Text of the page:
This $150 biodegradable keyboard has an Intel processor inside
In a word: A London company called Pentaform plans to start selling a biodegradable keyboard that can run Windows 10 for just $150 later this month. He created the system, dubbed AbacusBasic, to help connect people to the Internet who otherwise couldn’t afford a computer.
According to Pentaform, the Abacus is the most affordable computer in the world. It’s a regular desktop keyboard with a trackpad stuck to the side and a hidden quad-core system underneath. It doesn’t have a screen, but it does have an HDMI port.
Part of what makes it special is its environmental friendliness. Pentaform co-founder Joon Sang Lee said the Abacus “views the planet as one of its primary beneficiaries.” Its outer shell is made from a biodegradable polymer and its interior components are designed to be repairable and recyclable.
Pentaform says the Abacus only consumes 31 kWh per year, about the same as a light bulb. Makes sense, given that the 2016 quad-core it uses, the Intel Atom x5-Z8350, has an SDP (script design power) of just 2W.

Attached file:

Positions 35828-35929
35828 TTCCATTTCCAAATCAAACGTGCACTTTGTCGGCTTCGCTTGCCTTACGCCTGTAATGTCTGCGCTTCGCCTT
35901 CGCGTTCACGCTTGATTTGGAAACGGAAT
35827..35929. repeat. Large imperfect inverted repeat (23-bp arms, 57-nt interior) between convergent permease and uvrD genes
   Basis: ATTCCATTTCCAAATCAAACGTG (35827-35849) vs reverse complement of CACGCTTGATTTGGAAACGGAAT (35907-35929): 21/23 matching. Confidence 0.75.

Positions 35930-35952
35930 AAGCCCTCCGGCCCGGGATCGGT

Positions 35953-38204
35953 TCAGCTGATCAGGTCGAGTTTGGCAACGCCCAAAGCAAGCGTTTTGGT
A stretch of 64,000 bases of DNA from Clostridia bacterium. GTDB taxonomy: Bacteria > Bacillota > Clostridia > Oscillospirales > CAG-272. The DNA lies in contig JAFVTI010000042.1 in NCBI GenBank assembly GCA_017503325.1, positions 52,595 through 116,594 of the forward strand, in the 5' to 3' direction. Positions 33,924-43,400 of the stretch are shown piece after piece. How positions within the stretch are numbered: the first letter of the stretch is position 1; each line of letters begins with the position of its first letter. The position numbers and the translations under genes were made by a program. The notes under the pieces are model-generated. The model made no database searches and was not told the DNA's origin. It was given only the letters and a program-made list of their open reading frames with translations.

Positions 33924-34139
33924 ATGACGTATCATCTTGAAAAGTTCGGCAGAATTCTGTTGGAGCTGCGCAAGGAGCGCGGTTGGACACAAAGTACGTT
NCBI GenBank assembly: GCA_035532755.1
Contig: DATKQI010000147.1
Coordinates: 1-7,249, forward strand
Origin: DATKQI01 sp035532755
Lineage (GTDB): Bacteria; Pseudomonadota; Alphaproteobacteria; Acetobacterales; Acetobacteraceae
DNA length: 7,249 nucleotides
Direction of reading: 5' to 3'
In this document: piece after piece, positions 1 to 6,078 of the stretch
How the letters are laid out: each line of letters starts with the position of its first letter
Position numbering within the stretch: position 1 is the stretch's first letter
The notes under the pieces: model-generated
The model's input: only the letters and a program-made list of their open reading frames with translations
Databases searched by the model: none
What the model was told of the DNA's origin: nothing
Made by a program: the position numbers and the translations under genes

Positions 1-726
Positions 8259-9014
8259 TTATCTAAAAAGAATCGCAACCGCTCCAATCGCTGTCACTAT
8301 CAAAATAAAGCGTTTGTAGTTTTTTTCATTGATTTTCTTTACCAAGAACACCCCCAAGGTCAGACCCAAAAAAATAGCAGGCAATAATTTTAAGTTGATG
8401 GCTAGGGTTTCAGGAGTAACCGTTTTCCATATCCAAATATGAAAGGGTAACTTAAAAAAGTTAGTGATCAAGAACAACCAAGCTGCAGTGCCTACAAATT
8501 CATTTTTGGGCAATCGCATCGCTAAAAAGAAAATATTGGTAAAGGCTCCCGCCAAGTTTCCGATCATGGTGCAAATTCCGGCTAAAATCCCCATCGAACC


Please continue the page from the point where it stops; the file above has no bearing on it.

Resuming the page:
Despite its low power consumption, the Atom manages a base clock of 1.44 GHz and a boost clock of 1.84 GHz. It seems slow, but I’ve used this processor before and, as Pentaform claims, it’s fine for simple tasks like web browsing.
Pentaform pairs it with 2GB, 4GB, and 8GB memory configurations of dual-channel LPDDR3 clocked at 1,866MHz, which is the fastest it can support. If the memory was DDR4, 4GB would probably suffice, but since that’s so slow, going with 8GB is probably worth it.
However, if it was me, I’d immediately install a lightweight Linux distro, and then the hardware wouldn’t matter as much. Words can’t express the difference Linux can make to the liveliness of an underpowered PC and the Abacus was never intended for Windows-specific applications, like games, anyway.
Linux would also do for the advertised use cases of Abacus, like “learning to code and tinkering”. Also, “browse the web, create and edit documents, watch videos and more”.
If you’re interested in trying out the Abacus when it’s released in the near future, you’ll only have to shell out £120/$150, or less if you get the early access discount. But as with all new businesses, you have to wait for other people to receive their orders before handing over your money.
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